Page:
The Social Cost of a Racially Targeted Police Encounter
23 Pages Posted: 8 Aug 2017 Last revised: 3 Aug 2018
Date Written: March 31, 2017
This paper identifies the individual components of social harm associated with a hypothetical racially motivated police encounter. An individual who believes they are being targeted by police because they are a member of a racial minority may suffer from fear of physical harm and humiliation by the encounter itself. However, the very fact that individuals will be racially targeted for a police encounter also causes harm to other members of the minority group even if they are not directly subject to an unwarranted encounter. In addition to fear and anxiety over the risk of such an encounter, they will often undertake costly avoidance behaviors to reduce their risk, or to mitigate the risk of any physical harm if such an encounter occurs. In addition, other members of society who value a nondiscriminatory policing policy might be willing to pay to reduce such unwarranted police encounters, and hence suffer a loss from this policing policy. In addition to discussing possible methodologies for estimating these cost components, this paper raises some important issues that must be resolved – such as how to deal with the difference between perceived and actual racially motivated police encounters.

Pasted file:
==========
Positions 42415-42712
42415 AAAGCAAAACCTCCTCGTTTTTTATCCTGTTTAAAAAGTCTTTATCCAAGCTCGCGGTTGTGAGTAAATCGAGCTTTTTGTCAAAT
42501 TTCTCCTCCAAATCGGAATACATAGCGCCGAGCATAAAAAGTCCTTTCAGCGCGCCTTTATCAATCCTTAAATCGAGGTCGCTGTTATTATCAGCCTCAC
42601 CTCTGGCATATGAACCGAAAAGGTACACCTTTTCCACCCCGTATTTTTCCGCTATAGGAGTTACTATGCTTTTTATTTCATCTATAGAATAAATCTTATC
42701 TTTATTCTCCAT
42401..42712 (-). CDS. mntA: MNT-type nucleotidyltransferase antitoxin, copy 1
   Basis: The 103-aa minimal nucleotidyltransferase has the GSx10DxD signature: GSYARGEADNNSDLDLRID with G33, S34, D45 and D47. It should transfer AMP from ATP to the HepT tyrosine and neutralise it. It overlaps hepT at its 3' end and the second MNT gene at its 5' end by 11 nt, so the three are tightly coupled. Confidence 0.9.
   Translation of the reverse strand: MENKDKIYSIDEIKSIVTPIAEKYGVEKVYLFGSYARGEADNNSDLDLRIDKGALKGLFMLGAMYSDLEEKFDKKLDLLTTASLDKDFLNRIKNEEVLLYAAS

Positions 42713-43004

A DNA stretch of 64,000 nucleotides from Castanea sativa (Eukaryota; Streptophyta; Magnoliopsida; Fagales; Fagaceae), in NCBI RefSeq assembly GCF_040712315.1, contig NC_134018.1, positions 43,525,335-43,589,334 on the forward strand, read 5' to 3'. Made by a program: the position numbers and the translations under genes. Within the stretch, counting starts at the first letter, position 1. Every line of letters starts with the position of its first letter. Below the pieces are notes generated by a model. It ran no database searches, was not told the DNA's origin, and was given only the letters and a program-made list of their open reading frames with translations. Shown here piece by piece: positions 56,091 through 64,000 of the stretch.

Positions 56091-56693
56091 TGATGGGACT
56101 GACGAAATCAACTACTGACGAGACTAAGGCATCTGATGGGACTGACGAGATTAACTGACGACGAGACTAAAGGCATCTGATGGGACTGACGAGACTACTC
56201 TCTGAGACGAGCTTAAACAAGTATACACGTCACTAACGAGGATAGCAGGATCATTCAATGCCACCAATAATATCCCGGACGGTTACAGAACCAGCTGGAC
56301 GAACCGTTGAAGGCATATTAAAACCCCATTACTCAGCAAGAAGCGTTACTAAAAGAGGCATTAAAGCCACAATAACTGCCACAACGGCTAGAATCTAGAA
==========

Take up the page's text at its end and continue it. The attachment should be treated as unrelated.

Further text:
Keywords: Racial Targeting, Police Practices, Social Cost of Discrimination
JEL Classification: K14, J15
Suggested Citation: Suggested Citation